Public health experts are pushing for more government funding in the management of HIV/AIDS following a new report prevalence rate increased by 80 percent last year.
According to the Ghana Aids Commission, the infection rate of the deadly disease has been on a steady decline in the last few years until the sharp rise in 2017.
The Ghana Public Health Association says the only way to reverse the trend is for government to intervene.
The latest Ghana AIDS Commission report also indicates that the Volta Region and Brong Ahafo Region topped the chart of HIV/AIDS prevalence.
The findings were revealed at the Commission’s two-day annual strategic planning meeting.
Ghana has been relying heavily on donor support for the implementation of programmes to control the disease, but a shortfall in donor support is raising serious questions about the sustainability critical programmes.
Meanwhile, Director-General of the Commission, Ambassador Dr Amokowa Blay Adu-Gyamfi has made a passionate appeal to Ghanaians to voluntarily test for the virus.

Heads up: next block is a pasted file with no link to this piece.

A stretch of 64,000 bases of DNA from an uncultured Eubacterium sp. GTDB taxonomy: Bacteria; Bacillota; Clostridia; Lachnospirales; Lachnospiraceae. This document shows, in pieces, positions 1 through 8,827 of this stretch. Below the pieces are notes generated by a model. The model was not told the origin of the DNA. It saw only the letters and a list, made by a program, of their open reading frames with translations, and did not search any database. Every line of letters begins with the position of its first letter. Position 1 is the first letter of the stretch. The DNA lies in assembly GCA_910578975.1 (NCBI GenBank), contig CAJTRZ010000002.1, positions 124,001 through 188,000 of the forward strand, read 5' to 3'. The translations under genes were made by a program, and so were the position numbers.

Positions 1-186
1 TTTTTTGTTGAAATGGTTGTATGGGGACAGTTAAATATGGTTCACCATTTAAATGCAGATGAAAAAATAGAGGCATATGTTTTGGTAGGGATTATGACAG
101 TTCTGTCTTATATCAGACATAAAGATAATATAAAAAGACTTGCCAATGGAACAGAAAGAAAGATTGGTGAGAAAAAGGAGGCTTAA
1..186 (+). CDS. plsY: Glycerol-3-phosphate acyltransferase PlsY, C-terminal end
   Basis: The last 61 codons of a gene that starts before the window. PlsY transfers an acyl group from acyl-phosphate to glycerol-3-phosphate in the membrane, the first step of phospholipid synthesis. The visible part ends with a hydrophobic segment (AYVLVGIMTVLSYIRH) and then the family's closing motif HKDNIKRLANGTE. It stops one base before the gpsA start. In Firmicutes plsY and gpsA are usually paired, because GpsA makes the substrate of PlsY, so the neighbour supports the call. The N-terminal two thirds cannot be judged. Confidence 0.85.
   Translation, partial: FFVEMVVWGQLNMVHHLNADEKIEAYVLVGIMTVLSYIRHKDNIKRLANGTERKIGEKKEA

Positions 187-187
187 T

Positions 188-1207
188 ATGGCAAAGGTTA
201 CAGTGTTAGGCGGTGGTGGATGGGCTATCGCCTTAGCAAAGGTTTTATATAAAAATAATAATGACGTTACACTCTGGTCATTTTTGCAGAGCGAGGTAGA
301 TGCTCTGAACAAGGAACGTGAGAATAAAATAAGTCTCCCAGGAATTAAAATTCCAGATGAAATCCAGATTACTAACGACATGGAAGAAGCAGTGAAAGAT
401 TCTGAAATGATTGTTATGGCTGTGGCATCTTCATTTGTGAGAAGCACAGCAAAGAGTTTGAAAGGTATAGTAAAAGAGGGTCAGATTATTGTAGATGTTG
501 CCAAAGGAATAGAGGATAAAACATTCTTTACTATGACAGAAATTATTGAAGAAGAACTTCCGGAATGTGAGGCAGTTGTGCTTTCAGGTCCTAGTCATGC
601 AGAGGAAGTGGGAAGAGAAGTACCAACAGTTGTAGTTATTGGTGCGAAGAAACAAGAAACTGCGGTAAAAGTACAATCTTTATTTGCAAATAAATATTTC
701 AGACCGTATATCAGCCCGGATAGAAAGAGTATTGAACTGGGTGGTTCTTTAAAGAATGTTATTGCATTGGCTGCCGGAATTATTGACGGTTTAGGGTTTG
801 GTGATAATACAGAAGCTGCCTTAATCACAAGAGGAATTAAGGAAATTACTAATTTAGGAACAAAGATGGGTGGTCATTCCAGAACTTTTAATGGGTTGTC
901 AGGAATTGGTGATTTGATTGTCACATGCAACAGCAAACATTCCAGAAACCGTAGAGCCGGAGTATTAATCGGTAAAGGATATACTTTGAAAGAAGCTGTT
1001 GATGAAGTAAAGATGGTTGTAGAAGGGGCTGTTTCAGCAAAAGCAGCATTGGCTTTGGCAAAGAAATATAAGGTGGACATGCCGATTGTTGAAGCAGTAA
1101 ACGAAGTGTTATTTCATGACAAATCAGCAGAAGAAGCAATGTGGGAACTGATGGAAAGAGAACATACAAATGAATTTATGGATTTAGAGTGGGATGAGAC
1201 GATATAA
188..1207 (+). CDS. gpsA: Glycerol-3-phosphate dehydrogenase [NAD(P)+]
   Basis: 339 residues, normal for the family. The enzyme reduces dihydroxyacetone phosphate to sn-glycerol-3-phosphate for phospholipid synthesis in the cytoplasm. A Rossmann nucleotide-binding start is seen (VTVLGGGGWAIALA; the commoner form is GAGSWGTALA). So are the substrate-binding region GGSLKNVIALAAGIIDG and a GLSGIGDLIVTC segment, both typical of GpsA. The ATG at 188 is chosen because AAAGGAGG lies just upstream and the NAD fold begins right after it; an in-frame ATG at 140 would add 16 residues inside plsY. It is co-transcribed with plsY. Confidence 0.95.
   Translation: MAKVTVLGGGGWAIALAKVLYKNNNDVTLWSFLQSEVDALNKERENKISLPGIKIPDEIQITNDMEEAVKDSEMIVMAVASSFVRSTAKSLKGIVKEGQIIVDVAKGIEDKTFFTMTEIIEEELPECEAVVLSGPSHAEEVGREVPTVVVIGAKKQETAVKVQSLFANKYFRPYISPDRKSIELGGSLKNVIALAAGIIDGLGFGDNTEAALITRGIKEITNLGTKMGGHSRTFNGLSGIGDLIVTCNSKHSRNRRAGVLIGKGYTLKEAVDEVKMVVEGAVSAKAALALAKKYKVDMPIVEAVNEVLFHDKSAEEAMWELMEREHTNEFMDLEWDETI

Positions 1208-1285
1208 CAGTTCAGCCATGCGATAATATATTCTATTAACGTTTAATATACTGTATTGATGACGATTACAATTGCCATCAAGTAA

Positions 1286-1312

She asked persons living with the virus to stick to the approved anti-retroviral drugs because there was no herbal cure for the disease yet.
“We are not condemning them (herbalist), we are just saying that there is no herbal cure as yet for HIV. If you want to take them it’s up to you. But then take your anti-retroviral medication,” she said.
The Ghana National AIDS Spending Assessment (NASA) has also urged the government to scale up its funding of HIV/AIDS prevention programmes to sustain the fight against the spread of the infection.
The call was contained in NASA report that critically examined the level and flow of resources into the HIV/AIDS campaign in the year 2014.
It put the total expenditure on the diseases related activities for that year at $68,843,316 and out of this figure, 66 percent was contributed by multilateral organizations.
The report indicated that funds from the government accounted for just about 7 percent, with the remaining 27 coming from the private sector.
“This is consistent with the trend in the nation and other sub-Saharan African countries which relies heavily on donor funding to finance their HIV and AIDS-related activities”, it added.
It underlined the need for the government to strengthen its efforts at mobilizing and channelling more funds into the campaign against the disease.
The report added that it was in the nation’s own interest to ensure quality services and availability of antiretroviral drugs for infected persons.
Ghana, it said, could not fail its commitment to tackling the phenomenon and that it needed to up its game amid the global recession and limited sources of funding for HIV/AIDS-related programmes.